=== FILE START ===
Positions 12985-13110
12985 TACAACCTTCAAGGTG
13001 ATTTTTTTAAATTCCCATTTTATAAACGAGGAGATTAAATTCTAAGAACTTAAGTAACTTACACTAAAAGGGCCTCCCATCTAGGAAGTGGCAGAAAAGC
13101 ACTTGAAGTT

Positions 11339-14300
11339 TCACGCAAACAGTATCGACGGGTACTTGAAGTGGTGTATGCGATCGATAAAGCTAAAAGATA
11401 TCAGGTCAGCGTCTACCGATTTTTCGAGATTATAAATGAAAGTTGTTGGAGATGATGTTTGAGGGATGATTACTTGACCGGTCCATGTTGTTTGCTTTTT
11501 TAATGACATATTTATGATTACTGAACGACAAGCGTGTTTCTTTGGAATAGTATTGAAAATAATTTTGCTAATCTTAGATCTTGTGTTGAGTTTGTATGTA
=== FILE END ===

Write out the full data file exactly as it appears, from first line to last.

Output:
Positions 12985-13110
12985 TACAACCTTCAAGGTG
13001 ATTTTTTTAAATTCCCATTTTATAAACGAGGAGATTAAATTCTAAGAACTTAAGTAACTTACACTAAAAGGGCCTCCCATCTAGGAAGTGGCAGAAAAGC
13101 ACTTGAAGTT

Positions 11339-14300
11339 TCACGCAAACAGTATCGACGGGTACTTGAAGTGGTGTATGCGATCGATAAAGCTAAAAGATA
11401 TCAGGTCAGCGTCTACCGATTTTTCGAGATTATAAATGAAAGTTGTTGGAGATGATGTTTGAGGGATGATTACTTGACCGGTCCATGTTGTTTGCTTTTT
11501 TAATGACATATTTATGATTACTGAACGACAAGCGTGTTTCTTTGGAATAGTATTGAAAATAATTTTGCTAATCTTAGATCTTGTGTTGAGTTTGTATGTA